Taiwan GDP per capita PPP: $53,000
Mexico GDP per capita PPP: $20,600
US GDP per capita : $59,500

China's catchup growth *is* impressive in the sense of being unprecedented. And the Chinese economy's sheer scale being yoked to the political of the Communist Party is of course a concern (to normal souls).

But it's also catchup growth and China is still relatively low on GDP/capita.

More importantly "China’s rise fits every development model" (

It's not unexplained, contra what you would claim. Seems mostly explained by getting the basics right on human development and being plugged into world markets (on pretty generous, asymmetric terms). Probably *not* the role of the state.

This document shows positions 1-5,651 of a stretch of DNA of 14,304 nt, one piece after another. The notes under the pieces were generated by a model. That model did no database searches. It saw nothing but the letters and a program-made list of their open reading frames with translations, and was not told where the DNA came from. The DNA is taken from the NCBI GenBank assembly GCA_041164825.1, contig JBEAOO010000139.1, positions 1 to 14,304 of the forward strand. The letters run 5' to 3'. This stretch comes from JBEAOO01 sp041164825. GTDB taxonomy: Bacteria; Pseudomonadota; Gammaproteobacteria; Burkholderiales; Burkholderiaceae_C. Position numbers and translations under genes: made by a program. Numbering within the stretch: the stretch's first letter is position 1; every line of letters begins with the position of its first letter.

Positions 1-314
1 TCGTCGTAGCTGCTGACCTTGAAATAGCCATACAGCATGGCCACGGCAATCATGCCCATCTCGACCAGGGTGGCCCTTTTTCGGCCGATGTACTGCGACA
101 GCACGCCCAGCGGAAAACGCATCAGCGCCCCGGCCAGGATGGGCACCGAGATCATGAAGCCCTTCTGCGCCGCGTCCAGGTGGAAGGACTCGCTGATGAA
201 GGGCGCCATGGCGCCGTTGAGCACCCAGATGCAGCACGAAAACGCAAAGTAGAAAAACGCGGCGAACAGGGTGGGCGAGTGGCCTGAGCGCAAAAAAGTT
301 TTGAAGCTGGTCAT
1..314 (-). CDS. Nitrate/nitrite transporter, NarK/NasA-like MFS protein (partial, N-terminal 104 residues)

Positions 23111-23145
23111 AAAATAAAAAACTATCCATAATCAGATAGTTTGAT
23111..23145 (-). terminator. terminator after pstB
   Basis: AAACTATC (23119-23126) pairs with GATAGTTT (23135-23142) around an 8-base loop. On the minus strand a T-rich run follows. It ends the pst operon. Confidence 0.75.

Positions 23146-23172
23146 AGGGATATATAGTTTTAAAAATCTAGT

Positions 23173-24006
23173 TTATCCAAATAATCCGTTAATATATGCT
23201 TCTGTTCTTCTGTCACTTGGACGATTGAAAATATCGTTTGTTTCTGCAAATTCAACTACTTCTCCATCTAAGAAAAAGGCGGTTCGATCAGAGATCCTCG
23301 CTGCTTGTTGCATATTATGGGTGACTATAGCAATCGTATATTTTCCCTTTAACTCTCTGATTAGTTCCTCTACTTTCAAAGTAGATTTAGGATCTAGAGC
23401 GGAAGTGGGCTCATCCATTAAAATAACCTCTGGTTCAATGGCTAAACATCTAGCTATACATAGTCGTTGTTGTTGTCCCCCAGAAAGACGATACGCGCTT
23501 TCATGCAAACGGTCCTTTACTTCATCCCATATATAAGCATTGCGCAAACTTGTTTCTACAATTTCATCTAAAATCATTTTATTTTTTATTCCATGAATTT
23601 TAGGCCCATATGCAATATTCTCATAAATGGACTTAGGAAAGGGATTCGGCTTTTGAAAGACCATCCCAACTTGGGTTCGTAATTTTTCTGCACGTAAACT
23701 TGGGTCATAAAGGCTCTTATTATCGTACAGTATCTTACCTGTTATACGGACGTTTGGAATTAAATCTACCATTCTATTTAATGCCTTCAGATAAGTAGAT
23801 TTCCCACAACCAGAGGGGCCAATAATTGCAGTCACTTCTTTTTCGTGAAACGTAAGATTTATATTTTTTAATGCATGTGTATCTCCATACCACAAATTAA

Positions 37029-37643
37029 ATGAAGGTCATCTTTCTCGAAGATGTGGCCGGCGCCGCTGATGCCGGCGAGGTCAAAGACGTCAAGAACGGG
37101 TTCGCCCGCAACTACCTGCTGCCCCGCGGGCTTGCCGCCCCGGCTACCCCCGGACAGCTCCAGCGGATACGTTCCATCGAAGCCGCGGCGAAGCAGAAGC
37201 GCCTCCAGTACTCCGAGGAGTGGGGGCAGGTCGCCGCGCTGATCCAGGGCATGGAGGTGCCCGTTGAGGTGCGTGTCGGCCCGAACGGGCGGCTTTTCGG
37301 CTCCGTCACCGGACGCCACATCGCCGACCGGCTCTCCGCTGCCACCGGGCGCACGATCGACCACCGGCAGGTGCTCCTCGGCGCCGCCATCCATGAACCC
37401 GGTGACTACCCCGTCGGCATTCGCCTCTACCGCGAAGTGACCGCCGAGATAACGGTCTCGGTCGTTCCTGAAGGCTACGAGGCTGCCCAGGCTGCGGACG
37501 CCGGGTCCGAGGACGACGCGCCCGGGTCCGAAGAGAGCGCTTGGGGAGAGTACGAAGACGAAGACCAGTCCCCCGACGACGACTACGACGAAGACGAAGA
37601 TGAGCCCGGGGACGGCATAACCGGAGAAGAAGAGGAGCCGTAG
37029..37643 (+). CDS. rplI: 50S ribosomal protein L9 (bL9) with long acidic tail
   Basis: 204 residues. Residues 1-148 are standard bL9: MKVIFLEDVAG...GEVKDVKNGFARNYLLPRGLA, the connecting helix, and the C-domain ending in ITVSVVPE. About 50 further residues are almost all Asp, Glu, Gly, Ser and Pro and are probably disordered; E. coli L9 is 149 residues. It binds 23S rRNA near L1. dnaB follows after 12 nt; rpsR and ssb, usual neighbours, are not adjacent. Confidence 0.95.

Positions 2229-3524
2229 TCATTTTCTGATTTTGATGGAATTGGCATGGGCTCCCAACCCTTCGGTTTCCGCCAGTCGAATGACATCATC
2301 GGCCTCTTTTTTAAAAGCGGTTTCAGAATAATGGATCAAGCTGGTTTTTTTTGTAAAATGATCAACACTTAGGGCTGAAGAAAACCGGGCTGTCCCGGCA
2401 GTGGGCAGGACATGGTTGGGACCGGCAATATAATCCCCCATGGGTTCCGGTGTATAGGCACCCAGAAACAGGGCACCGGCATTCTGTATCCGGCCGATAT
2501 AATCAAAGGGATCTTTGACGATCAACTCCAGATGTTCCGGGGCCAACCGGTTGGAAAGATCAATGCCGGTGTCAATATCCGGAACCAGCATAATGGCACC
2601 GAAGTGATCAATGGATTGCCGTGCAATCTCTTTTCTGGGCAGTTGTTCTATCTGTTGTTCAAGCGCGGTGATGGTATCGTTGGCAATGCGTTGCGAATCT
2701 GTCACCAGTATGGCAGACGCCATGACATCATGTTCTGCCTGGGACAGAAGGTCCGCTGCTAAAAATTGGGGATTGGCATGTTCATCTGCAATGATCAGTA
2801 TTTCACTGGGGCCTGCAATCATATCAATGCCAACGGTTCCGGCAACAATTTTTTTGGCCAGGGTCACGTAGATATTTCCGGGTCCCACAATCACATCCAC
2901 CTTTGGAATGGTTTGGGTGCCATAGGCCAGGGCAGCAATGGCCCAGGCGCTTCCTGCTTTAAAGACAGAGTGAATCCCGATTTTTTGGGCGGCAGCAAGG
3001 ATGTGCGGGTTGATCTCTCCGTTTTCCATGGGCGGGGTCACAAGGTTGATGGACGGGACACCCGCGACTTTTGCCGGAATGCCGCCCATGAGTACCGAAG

On what is specific to China, not so impressive for their people relative to most of their East Asian comparables in the region; lower consumption share of GDP per level of GDP/capita, lower GDP/capita at peak worker (after "demographic divided"), lower GDP/hour worked at the same GDP/capita, higher corruption perceptions at same level GDP/capita, etc.

It's not even clear that China's development is impressive relative to what catch-up growth could be achieved by countries following a simple "Neoliberal" consensus model with the the same levels of HDI inputs (health, literacy, IQ, etc.)